Administrative and support services (57.7%)

Electricity, gas, stream supply industry (81.17%).

 

 

Women-

 

Accommodation and food service (64.2%)

Financial and insurance activities (55.5%)

Real estate activities (55.7%)

Education (61.1%)

Human health and social work (75.9%)

Activities of household employers (82.1%)

Activities in international organisations (100.0%)

Other service activity industry (55.3%).

 

 

From personal experience, there does seem to be very much a “glass ceiling” in Thailand.Part of my job is to travel to various schools, almost every time the Directors, Vice Directors and Heads of Departments are men, even when many women have been working at the school for many years and are much more experienced more than them.

 

 

There have definitely been improvements, however. As was mentioned before due to the Western influence Thailand changed dramatically during the 1960’s. This did break down many of the traditional Thai family social norms. However, some of these changes were progressive. These changes allowed women to start and education and eventually a career. These changes allowed women to not only serve their families but server themselves. It is true that women still face opposition and many a “glass ceiling”, the salaries are still not the same, women still are often sold by their families and women must often do what is best for their family. In 2011, Yingluck Shinawatra was elected as the first ever female Prime Minister of Thailand, something which would not even be a concept in the 1800’s.Thailand has a long way to go regarding gender equality, but for now, at least it is moving in the right direction.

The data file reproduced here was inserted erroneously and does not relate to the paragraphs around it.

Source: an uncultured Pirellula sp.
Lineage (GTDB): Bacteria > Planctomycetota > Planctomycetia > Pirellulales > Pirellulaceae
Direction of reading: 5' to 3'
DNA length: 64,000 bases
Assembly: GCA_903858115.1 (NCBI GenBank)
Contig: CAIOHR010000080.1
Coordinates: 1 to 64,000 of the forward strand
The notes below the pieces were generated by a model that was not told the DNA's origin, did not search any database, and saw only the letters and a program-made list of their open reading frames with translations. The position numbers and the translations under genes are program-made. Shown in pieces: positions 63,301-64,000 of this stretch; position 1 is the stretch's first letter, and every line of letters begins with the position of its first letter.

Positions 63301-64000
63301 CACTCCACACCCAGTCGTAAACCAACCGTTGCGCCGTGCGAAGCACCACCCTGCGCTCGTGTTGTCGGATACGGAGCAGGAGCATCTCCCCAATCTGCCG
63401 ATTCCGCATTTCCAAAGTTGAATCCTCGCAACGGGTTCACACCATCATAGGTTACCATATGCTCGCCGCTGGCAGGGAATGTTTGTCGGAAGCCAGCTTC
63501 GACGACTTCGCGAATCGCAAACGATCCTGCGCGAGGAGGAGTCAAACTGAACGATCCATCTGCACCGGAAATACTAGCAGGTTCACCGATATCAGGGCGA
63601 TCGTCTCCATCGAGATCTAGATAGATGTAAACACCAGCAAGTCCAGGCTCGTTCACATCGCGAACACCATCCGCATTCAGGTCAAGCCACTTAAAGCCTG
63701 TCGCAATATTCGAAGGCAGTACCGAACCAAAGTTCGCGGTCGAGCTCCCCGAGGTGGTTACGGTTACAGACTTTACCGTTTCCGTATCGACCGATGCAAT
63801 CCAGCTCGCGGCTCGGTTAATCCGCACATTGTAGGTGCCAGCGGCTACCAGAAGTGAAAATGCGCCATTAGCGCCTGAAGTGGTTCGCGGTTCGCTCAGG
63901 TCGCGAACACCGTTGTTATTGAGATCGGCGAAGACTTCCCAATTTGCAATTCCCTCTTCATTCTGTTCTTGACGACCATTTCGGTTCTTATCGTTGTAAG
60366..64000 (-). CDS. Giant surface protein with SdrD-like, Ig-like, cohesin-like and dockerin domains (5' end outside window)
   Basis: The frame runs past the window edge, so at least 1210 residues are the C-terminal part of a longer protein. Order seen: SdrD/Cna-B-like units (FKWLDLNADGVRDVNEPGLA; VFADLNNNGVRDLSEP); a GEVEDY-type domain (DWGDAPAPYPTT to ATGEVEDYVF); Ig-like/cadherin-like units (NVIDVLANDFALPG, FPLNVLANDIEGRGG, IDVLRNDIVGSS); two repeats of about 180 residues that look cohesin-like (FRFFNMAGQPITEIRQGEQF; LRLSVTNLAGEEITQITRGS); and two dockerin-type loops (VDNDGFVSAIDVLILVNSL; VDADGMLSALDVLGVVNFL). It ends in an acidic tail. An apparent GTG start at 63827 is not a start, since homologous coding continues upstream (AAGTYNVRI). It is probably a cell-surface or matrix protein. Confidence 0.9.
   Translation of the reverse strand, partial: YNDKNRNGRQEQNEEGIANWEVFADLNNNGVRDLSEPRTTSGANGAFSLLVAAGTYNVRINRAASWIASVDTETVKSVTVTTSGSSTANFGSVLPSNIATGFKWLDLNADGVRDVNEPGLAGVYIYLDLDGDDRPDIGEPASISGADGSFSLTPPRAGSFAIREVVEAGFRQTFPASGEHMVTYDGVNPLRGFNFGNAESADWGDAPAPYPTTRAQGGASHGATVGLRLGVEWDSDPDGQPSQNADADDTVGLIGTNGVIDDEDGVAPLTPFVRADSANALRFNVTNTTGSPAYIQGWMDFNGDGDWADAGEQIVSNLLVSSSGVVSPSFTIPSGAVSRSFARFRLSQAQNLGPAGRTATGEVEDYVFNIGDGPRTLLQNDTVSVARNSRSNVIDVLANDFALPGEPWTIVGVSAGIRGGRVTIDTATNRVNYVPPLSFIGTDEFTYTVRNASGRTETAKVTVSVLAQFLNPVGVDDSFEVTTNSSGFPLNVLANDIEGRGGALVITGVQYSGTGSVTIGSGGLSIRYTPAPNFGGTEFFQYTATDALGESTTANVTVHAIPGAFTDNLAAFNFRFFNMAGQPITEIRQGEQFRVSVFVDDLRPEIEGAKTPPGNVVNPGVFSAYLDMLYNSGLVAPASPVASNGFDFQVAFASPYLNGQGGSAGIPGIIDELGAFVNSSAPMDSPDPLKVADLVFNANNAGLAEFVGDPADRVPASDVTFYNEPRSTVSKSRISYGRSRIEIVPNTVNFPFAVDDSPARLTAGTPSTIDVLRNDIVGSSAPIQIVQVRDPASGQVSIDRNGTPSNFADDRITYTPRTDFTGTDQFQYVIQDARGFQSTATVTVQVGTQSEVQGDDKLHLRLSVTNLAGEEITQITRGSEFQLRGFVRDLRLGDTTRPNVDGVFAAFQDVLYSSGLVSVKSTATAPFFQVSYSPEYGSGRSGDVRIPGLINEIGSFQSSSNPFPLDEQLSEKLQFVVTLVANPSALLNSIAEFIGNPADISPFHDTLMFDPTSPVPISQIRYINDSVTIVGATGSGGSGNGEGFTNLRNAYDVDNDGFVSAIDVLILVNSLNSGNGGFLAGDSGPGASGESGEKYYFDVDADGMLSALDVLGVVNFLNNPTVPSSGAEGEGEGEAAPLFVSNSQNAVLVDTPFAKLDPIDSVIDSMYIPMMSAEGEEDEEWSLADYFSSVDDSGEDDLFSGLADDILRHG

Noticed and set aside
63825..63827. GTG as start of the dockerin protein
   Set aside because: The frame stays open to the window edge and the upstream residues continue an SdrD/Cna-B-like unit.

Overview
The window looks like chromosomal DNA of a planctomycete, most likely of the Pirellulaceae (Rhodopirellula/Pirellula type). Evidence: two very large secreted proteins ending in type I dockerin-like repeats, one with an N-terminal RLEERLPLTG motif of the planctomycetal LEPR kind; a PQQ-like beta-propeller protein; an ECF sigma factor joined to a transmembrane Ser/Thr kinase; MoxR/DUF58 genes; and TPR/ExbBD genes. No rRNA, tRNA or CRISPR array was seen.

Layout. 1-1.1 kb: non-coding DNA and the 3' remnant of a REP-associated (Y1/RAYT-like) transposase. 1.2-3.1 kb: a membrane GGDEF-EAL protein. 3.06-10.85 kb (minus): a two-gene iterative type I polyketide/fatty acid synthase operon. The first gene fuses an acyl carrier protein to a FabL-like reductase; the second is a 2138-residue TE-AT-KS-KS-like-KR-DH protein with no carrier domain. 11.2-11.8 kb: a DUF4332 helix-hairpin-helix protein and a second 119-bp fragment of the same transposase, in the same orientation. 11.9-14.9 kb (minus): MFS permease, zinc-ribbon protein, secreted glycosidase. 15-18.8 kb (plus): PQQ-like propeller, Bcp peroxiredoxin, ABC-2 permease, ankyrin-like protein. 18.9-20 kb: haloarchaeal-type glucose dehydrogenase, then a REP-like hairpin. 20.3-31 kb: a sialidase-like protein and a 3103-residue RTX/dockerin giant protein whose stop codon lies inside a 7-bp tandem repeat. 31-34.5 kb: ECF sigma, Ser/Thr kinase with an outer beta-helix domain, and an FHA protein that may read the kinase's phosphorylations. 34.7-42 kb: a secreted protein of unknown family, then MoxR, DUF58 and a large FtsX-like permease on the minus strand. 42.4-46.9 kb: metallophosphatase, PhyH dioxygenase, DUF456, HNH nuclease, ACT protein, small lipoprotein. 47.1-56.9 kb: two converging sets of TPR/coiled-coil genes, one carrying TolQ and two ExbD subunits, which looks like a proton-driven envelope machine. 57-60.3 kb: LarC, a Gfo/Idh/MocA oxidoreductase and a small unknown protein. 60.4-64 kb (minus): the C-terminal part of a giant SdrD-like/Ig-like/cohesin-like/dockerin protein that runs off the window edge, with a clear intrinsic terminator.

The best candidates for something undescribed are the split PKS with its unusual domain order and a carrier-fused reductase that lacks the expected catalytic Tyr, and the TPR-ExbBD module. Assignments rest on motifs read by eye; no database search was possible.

Mens role in promoting gender equality

Going on what others having been saying, and the TED talk by  Katz. I truly believe that Katz was correct by saying that when people think of gender equality, they often are only thinking of promoting equal rights for women.  However gender refers to both men and women, people often think women when they hear the word gender. This is the same way in which people hear sexual orientation they often think homosexuality, we don’t often hear people describing heterosexuality as a sexual orientation.